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Zarif Issues Statement Saying He Will Not Run In Iran's Presidential Election

Iran’s embattled Foreign Minister Mohammad Javad Zarif Wednesday reiterated that he would not run in the June 18 presidential elections in Iran. Zarif had previously indicated he would not run but his latest announcement put doubts to rest.

In an Instagram post (link is external)Zarif thanked all those who had supported him through nearly eight years as foreign minister in the face of “foreign pressures” and “domestic disagreements.” He stated that his decision was not based on personal considerations, but on the opposition of hardliners to him and his candidacy. 

Zarif and President Hassan Rouhani have faced consistent criticism over the 2015 nuclear agreement – the JCPOA (Joint Comprehensive Plan of Action – and their efforts to revive it since Joe Biden became United States president in January. Many centrists and reformists looked to Zarif as a potential presidential candidate who might clear the watchdog Guardian Council and who was untarnished by direct involvement in domestic politics and allegations of corruption.

But an interview in which Zarif criticized the late Iranian general Qasem Soleimani – given as part of an oral history project and intended to be released only when the Rouhani government left office – was published by Iran International on April 25.

The three-hour recording, in which Zarif also accused Russia of trying to add last-minute condition to the JCPOA, came as a bombshell. Given Soleimani’s status, the revelation undermined hopes Zarif would run for president. While Supreme Leader Ali Khamenei did not back calls for Zarif’s resignation his May 2 speech echoed much of the principlist criticism of the foreign minister.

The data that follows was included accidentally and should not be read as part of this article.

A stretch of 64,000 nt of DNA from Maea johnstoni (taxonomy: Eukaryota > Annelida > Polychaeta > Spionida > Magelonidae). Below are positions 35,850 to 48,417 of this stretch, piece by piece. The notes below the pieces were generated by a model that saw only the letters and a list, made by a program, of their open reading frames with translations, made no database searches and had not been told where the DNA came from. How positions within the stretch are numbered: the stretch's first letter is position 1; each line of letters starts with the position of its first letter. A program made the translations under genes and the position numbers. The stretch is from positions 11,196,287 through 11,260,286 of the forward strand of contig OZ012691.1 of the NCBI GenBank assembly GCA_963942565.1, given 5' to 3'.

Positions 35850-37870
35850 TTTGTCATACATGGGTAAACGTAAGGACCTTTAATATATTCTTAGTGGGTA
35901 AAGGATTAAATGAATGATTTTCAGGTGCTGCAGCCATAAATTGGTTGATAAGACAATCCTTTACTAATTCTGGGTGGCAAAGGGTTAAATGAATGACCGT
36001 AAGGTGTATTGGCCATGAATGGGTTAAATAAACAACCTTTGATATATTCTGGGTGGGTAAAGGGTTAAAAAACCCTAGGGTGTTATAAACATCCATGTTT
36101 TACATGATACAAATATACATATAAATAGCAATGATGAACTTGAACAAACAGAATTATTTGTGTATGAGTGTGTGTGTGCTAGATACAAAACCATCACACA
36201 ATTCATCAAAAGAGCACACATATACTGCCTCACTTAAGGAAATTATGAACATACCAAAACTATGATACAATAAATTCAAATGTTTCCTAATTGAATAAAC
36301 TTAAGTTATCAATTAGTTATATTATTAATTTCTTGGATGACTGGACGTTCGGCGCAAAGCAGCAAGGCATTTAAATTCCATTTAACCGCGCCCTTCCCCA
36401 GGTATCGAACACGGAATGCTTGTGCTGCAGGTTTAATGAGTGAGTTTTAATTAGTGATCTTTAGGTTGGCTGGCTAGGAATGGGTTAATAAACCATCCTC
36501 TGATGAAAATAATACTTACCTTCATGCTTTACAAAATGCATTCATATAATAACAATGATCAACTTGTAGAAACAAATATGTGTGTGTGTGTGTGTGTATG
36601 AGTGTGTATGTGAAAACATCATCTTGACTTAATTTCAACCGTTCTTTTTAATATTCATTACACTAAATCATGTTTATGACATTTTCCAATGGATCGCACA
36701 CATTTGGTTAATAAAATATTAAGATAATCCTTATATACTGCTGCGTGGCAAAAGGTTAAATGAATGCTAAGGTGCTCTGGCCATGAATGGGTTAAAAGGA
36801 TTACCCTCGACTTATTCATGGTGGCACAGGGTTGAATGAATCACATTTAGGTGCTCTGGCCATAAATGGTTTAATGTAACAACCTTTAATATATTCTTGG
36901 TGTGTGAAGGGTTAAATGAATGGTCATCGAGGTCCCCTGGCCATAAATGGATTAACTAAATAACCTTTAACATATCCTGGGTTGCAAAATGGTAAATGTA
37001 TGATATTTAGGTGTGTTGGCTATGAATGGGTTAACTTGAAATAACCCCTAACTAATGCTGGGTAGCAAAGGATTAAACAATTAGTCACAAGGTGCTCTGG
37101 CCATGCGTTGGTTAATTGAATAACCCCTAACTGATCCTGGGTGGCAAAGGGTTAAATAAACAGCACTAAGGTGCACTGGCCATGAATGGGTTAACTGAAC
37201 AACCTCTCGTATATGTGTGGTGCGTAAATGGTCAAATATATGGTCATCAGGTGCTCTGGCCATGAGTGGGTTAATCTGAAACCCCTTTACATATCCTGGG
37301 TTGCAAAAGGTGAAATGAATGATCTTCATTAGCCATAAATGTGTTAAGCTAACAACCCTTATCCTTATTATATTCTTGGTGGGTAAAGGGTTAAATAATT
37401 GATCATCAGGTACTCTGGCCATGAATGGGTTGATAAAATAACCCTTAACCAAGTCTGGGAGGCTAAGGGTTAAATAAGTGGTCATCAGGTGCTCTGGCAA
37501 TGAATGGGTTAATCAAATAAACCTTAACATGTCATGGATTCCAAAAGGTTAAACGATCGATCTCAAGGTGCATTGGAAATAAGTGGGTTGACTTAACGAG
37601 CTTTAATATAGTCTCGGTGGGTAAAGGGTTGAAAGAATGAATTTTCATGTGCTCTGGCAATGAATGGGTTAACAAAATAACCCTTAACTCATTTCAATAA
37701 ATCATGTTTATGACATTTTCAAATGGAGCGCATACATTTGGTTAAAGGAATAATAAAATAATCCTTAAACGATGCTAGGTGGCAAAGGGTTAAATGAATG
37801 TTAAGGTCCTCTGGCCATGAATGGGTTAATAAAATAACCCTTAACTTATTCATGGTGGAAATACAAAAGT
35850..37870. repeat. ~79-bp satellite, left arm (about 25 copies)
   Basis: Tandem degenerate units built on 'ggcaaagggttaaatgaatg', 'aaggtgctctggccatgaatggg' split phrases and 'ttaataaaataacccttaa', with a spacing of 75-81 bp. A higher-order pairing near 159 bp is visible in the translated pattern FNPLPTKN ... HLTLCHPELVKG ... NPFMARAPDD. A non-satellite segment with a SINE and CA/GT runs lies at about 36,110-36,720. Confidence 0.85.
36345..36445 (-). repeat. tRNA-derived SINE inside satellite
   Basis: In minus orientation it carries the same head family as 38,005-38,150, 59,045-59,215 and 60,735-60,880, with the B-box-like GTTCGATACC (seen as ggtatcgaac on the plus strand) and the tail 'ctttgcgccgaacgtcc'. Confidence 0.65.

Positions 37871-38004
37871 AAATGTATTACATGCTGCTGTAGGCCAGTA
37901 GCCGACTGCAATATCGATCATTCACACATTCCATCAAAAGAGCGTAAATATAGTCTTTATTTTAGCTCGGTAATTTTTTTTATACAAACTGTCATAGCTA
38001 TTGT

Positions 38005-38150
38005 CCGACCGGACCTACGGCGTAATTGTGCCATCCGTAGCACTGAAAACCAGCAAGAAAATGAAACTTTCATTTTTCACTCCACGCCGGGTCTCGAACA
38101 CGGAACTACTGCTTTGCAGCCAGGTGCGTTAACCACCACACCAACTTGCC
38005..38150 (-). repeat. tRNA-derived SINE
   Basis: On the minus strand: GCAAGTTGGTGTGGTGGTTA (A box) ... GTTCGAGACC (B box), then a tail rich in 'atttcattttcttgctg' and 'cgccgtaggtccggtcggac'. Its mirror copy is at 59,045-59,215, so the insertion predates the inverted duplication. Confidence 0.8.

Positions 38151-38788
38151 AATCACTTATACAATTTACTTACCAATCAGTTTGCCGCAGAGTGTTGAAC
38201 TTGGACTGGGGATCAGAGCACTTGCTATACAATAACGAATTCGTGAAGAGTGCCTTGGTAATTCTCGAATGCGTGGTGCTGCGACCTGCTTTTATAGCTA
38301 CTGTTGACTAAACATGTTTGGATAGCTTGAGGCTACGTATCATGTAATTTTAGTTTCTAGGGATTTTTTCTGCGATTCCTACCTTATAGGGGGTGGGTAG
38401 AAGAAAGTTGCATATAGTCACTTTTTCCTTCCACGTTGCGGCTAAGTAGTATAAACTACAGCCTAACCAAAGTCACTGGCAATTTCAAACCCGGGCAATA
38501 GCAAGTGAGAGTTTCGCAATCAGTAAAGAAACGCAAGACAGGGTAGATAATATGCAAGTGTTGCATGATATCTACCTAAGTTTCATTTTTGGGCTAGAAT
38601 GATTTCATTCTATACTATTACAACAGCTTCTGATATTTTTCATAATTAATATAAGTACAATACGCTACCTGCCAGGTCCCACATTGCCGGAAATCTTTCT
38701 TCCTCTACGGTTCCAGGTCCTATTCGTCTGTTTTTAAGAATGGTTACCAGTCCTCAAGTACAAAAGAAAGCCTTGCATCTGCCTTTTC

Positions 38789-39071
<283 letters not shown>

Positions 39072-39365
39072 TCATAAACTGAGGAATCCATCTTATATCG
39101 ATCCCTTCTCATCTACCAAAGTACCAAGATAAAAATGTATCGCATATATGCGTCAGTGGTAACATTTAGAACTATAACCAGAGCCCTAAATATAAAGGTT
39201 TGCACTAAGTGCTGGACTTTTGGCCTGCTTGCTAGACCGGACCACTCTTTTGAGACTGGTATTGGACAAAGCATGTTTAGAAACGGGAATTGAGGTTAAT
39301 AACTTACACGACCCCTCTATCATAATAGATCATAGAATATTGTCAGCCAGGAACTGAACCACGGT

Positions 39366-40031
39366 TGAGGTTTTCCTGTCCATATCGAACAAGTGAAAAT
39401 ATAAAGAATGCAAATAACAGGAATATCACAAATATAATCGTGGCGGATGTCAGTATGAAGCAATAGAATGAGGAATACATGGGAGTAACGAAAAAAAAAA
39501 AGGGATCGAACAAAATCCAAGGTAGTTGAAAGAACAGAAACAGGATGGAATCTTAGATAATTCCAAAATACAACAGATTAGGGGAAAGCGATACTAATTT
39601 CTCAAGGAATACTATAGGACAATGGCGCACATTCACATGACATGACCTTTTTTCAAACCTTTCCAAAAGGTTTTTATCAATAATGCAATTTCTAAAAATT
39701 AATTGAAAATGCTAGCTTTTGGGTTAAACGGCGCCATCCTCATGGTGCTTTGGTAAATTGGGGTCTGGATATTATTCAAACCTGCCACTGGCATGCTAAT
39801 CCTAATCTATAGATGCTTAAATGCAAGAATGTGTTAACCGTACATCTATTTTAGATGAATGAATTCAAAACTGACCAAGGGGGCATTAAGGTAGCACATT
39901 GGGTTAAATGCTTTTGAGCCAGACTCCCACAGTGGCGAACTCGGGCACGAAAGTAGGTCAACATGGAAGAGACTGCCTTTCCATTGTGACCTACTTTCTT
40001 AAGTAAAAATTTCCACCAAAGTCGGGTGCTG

Zarif’s Instagram text is full of indirect and poetic references, as the Persian style of writing often exhibits. The writer resorts to a literary style on occasion, using indirect speech to convey thoughts and feelings to readers, avoiding naming individuals or groups.

While Zarif does not mention hardliners directly, he uses a keyword that clearly indicates his decision emanates from the opposition he anticipates, and he notes that attack on him have increased since Nowruz, Iranian New Year.

In the end Zarif announces he will continue to travel abroad carrying on his work as foreign minister, but states clearly that his plans will not relate to nuclear talks in Vienna aimed at reaching an agreement, including with the United States, to revive the JCPOA. The talks have been conducted at lower than foreign minister level, with special envoy Rob Malley leading the US delegation, which suits Rouhani’s desire to present the process as endorsed collectively by the Iranian leadership.

There is a general sense that a principlist will win June’s presidential election. The likely front-runner Ebrahim Raeesi, head of the judiciary, is expected to soon announce his candidacy.

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